Fluctuations in field provide clues about upper atmosphere
New data gleaned from the magnetic sensor aboard NASA’s InSight spacecraft is offering an unprecedented close-up of magnetic fields on Mars.
In a study published today in Nature Geoscience, scientists reveal that the magnetic field at the InSight landing site is ten times stronger than anticipated, and fluctuates over time-scales of seconds to days.
“One of the big unknowns from previous satellite missions was what the magnetization looked like over small areas,” said lead author Catherine Johnson, a professor at the University of British Columbia and senior scientist at the Planetary Science Institute. “By placing the first magnetic sensor at the surface, we have gained valuable new clues about the interior structure and upper atmosphere of Mars that will help us understand how it – and other planets like it – formed.”
Zooming in on magnetic fields
Before the InSight mission, the best estimates of Martian magnetic fields came from satellites orbiting high above the planet, and were averaged over large distances of more than 150 kilometres.
“The ground-level data give us a much more sensitive picture of magnetization over smaller areas, and where it’s coming from,” said Johnson. “In addition to showing that the magnetic field at the landing site was ten times stronger than the satellites anticipated, the data implied it was coming from nearby sources.”
Scientists have known that Mars had an ancient global magnetic field billions of years ago that magnetized rocks on the planet, before mysteriously switching off. Because most rocks at the surface are too young to have been magnetized by this ancient field, the team thinks it must be coming from deeper underground.
“We think it’s coming from much older rocks that are buried anywhere from a couple hundred feet to ten kilometres below ground,” said Johnson. “We wouldn’t have been able to deduce this without the magnetic data and the geology and seismic information InSight has provided.”
The team hopes that by combining these InSight results with satellite magnetic data and future studies of Martian rocks, they can identify exactly which rocks carry the magnetization and how old they are.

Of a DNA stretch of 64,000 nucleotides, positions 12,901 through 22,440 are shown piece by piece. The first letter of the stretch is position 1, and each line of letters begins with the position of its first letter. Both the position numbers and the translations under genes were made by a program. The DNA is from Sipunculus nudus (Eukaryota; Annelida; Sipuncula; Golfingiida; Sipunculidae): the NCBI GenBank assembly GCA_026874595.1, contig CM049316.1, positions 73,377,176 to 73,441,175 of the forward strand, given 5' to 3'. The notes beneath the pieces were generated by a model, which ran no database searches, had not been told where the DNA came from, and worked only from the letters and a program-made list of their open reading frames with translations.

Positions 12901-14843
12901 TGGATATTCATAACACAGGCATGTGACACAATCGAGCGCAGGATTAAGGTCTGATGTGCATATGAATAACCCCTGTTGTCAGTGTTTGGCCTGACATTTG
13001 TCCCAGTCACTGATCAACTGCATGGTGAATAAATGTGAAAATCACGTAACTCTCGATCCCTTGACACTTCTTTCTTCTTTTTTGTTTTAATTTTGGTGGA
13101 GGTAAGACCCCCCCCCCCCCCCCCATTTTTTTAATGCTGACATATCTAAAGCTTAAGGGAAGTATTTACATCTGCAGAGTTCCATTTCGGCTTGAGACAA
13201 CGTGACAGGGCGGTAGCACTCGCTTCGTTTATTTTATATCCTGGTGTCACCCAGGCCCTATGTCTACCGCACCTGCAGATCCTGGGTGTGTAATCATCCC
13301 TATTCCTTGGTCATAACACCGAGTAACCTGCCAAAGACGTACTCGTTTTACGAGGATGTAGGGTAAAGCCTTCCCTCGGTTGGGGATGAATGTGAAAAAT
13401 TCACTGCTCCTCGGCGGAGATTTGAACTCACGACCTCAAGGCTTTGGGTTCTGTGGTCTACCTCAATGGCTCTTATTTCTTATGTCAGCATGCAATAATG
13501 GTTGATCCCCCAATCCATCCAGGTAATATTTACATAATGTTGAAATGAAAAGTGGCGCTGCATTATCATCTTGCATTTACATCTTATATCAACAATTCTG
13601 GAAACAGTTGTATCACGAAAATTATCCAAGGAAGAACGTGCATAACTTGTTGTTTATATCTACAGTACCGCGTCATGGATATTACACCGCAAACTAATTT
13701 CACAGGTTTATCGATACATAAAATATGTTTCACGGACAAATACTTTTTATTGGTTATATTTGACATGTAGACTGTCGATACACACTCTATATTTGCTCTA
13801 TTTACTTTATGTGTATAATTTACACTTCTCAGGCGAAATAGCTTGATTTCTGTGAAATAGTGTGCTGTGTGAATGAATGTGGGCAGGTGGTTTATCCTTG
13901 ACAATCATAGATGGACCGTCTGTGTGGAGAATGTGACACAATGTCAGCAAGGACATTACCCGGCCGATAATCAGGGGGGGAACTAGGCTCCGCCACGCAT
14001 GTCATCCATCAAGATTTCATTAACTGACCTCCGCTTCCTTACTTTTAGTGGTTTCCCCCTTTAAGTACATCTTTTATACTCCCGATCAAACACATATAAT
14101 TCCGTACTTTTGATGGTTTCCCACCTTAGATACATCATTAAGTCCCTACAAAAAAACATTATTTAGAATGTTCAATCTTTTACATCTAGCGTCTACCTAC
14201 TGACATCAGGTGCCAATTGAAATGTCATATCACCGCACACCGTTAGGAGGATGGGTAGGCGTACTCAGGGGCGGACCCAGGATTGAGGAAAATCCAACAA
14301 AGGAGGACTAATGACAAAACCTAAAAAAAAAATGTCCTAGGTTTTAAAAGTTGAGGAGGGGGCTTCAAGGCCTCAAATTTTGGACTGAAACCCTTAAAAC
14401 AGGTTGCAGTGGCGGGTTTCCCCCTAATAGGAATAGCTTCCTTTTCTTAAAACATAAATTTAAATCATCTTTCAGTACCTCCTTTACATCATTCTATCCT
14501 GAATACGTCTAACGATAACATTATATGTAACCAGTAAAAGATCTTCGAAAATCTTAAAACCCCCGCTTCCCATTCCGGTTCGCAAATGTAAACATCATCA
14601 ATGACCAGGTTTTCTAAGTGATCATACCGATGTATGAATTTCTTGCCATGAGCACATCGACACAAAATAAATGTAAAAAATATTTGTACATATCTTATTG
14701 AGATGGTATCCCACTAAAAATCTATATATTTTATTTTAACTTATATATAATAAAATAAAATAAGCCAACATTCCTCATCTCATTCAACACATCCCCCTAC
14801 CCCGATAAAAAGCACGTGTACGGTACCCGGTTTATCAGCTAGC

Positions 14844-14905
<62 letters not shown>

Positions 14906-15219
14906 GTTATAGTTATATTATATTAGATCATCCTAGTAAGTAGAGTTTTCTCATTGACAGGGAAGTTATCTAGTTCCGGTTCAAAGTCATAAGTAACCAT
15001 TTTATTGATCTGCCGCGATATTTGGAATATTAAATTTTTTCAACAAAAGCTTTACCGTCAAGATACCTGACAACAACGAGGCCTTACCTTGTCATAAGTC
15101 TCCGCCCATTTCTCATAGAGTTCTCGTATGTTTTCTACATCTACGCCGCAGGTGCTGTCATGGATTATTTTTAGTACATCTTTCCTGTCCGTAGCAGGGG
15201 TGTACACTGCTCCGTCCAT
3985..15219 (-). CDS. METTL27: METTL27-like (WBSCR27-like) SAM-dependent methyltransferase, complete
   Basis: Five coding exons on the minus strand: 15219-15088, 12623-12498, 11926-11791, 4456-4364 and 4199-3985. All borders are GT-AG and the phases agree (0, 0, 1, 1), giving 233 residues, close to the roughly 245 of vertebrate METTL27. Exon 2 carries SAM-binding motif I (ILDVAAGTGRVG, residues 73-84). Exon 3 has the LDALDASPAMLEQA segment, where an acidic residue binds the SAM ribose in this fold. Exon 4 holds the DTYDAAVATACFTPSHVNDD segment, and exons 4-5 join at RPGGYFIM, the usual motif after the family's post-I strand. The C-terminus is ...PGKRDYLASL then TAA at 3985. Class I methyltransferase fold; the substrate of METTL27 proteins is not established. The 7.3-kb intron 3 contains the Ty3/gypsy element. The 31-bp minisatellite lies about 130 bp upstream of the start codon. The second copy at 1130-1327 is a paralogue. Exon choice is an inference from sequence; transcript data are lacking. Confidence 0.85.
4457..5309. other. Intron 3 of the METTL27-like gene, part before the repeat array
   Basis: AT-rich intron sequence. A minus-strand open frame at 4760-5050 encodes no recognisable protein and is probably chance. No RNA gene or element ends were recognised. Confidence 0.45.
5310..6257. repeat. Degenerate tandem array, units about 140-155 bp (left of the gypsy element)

Day-night fluctuations and things that pulse in the dark
The magnetic sensor has also provided new clues about phenomena that occur high in the upper atmosphere and the space environment around Mars.
Just like Earth, Mars is exposed to solar wind, which is a stream of charged particles from the Sun that carries an interplanetary magnetic field (IMF) with it, and can cause disturbances like solar storms. But because Mars lacks a global magnetic field, it is less protected from solar weather.
“Because all of our previous observations of Mars have been from the top of its atmosphere or even higher altitudes, we didn’t know whether disturbances in solar wind would propagate to the surface,” said Johnson. “That’s an important thing to understand for future astronaut missions to Mars.”
The sensor captured fluctuations in the magnetic field between day and night and short, mysterious pulsations around midnight, confirming that events in and above the upper atmosphere can be detected at the surface.
The team believe that the day-night fluctuations arise from a combination of how the solar wind and IMF drape around the planet, and solar radiation charging the upper atmosphere and producing electrical currents, which in turn generate magnetic fields.
“What we’re getting is an indirect picture of the atmospheric properties of Mars – how charged it becomes and what currents are in the upper atmosphere,” said co-author Anna Mittelholz, a postdoctoral fellow at the University of British Columbia.
And the mysterious pulsations that mostly appear at midnight and last only a few minutes?
“We think these pulses are also related to the solar wind interaction with Mars, but we don’t yet know exactly what causes them,” said Johnson. “Whenever you get to make measurements for the first time, you find surprises and this is one of our ‘magnetic’ surprises.”
In the future, the InSight team wants to observe the surface magnetic field at the same time as the MAVEN orbiter passes over InSight, allowing them to compare data.
“The main function of the magnetic sensor was to weed out magnetic “noise,” both from the environment and the lander itself, for our seismic experiments, so this is all bonus information that directly supports the overarching goals of the mission,” said InSight principal investigator Bruce Banerdt of NASA’s Jet Propulsion Laboratory in Pasadena, California. “The time-varying fields, for example, will be very useful for future studies of the deep conductivity structure of Mars, which is related to its internal temperature.”
The study is one of six new papers published today that chronicle the first year of NASA’s InSight Mission.
Note to reporters
Catherine Johnson will be in France (GMT+1) at an InSight team meeting, with limited media availability. Interviews will be accommodated on a first-come basis when possible.